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Thursday, March 15, 2007

Vacuuming, The Road to an Enlightened Future

Betty Friedan’s original call to arms compared housework to animal life. In The Feminine Mystique she wrote, “[V]acuuming the living room floor -- with or without makeup -- is not work that takes enough thought or energy to challenge any woman’s full capacity. ... Down through the ages man has known that he was set apart from other animals by his mind’s power to have an idea, a vision, and shape the future to it ... when he discovers and creates and shapes a future different from his past, he is a man, a human being.”
I do not take assaults on vacuuming lightly. Although, Miss Friedan is no longer with us, her inferiority complex is still alive and well, and may well show up at your doorstep in the middle of the night to force you to get a job outside the home. Only then will you be fulfilled. You are just too stupid to realize it right now.

Vacuuming, it seems, is not challenging or intellectually stimulating to Miss Friedan. Women who vacuum are accepting their roles as oppressed, helpless ninnies. How does the quote from the "feminist" bible illustrate my assertion of this being a matter of an inferiority complex, rather than evidence of oppression of women?

Assume for example, that it is the repetitive nature of vacuuming that she objects to. However, pretty much every occupation, from the lowly janitor to the awe inspiring investment banker, has some degree of boring, repetitive tasks in their job description. Yet because these jobs are performed outside the home, they are somehow more worthy than repetitive tasks performed by women inside the home. (Yes, the investment banker has other responsibilities, but housewives don't vacuum 24/7 either, now do they?)

For some reason, mowing the lawn seems to be ok, despite the obvious similarities of pushing a noisy electrical device across a flat surface for the purpose of making said surface look better. I can't recall a mannabe ever complain about the oppressive qualities of lawn mowing. (As most of us know, lawn mowing is usually a man's job. )

Additionally, I would like to take issue with the statement that vacuuming is unworthy because it doesn't require much thought. It is precisely that reason that I love vacuuming! I do some of my best thinking when I vacuum. The idea for the Retro Housewife site was conceived and developed while removing dog hair from the living room floor with my trusty Dyson. Where else can you get such extended periods of uninterrupted thought? Phone rings? Don't hear it! Solicitor at the door? Can't hear that either! Other household members (including the dogs), hold off their requests and questions until you are finished. You are truly alone with your thoughts... if you actually have any thoughts, that is.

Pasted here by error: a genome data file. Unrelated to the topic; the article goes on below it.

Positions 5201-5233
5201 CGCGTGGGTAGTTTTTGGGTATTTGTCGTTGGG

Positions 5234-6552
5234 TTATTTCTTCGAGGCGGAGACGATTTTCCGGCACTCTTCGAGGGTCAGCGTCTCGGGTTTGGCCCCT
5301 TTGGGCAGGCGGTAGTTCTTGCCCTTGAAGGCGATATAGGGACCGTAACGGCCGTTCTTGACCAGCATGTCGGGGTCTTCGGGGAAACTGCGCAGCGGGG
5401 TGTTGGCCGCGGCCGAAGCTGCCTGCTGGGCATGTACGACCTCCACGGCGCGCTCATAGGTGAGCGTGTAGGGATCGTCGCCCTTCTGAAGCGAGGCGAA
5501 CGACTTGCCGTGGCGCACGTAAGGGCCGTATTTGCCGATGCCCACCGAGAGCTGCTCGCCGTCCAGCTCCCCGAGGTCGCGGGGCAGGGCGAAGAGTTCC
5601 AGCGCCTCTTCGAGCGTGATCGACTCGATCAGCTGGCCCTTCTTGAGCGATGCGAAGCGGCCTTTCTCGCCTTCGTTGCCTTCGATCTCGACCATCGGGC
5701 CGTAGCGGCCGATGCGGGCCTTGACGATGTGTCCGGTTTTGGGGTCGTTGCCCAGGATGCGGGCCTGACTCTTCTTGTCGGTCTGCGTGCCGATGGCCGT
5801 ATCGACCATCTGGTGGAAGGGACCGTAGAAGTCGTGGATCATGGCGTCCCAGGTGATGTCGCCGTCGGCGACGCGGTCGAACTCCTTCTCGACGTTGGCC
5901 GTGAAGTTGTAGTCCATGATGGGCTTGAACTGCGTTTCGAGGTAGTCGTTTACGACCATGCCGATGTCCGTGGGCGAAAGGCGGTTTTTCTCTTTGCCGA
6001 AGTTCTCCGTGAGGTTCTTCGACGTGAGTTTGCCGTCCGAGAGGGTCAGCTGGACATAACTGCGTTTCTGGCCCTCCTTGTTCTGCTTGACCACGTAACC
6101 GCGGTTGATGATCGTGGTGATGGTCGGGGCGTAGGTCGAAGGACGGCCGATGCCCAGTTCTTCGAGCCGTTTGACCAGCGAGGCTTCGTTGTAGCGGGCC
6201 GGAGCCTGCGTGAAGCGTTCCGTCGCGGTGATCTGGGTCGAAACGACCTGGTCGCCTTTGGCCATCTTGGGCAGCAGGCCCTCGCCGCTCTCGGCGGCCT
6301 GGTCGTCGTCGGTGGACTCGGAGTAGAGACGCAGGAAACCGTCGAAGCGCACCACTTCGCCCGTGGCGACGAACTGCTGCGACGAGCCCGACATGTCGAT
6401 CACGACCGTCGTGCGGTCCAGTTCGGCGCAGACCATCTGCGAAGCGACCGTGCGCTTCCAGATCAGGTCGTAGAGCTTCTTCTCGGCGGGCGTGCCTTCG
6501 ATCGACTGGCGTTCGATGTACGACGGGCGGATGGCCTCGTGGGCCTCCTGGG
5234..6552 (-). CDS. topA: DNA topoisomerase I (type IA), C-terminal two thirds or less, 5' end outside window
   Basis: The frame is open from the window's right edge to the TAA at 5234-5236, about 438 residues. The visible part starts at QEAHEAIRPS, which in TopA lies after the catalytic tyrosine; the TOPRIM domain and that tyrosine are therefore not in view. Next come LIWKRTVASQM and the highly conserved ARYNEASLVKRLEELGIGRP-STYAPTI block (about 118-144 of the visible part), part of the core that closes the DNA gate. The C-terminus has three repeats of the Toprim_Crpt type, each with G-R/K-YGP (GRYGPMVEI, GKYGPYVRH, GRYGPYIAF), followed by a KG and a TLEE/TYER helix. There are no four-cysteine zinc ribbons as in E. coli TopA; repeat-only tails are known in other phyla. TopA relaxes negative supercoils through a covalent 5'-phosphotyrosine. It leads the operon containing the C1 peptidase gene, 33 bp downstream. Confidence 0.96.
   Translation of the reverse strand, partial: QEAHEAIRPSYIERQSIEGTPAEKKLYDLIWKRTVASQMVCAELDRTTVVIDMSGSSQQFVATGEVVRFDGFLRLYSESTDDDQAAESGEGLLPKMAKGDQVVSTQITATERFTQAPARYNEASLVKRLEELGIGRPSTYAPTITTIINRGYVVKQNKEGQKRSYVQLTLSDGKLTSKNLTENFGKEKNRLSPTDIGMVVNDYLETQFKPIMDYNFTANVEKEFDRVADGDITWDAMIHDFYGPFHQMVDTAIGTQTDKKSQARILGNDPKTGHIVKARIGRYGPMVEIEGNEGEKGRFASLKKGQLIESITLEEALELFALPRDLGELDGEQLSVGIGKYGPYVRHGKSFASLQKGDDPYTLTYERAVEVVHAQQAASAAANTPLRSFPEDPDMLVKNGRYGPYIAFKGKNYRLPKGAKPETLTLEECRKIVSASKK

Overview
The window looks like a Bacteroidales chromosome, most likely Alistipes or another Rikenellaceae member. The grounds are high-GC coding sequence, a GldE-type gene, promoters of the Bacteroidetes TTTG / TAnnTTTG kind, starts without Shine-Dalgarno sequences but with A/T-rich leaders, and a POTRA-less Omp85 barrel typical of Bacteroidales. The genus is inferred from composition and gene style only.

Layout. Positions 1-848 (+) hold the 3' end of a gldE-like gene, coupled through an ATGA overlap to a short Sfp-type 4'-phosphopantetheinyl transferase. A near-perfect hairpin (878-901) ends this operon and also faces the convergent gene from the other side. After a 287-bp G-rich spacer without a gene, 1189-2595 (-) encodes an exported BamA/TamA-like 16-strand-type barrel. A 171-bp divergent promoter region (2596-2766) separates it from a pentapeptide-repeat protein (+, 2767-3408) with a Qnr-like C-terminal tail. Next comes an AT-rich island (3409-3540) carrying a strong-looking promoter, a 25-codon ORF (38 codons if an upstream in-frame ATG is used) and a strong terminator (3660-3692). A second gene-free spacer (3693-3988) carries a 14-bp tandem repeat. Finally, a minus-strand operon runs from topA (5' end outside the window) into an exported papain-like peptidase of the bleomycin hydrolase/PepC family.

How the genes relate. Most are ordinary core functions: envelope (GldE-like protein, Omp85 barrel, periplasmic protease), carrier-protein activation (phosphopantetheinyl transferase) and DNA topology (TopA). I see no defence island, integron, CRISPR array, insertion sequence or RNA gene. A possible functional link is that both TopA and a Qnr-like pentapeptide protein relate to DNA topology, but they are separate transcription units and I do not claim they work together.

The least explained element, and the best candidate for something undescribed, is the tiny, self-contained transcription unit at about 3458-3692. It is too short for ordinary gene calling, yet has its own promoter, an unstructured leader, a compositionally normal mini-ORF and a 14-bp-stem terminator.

Maybe that was Miss Friedan's real problem?



Jessie said...

Her problem was that it makes a visible change in the environment to vacuum, even if the environment is as small as a house. Where as your job in the real world, unless youre in the medical science industry or something, makes no real dent. Vacuuming makes a dent, see?

Rootietoot said...

I think she was one of these thinkers who believed everyone should think exactly as she did, and she hated vacuuming. I wonder what her floors looked like. Tsk.

Coffee Wife said...

What?? You don't vacuum 24/7?? What kind of oppressed mindless housewife ARE you anyway? I bet you don't sit around the house letting your brain waste away either! Tsk Tsk!

I have always found that I'm happiest when my job has a balance of "mindless" work and work that makes me think. We aren't meant to be pushing our brains all day long! We're human, after all. Not Super Women!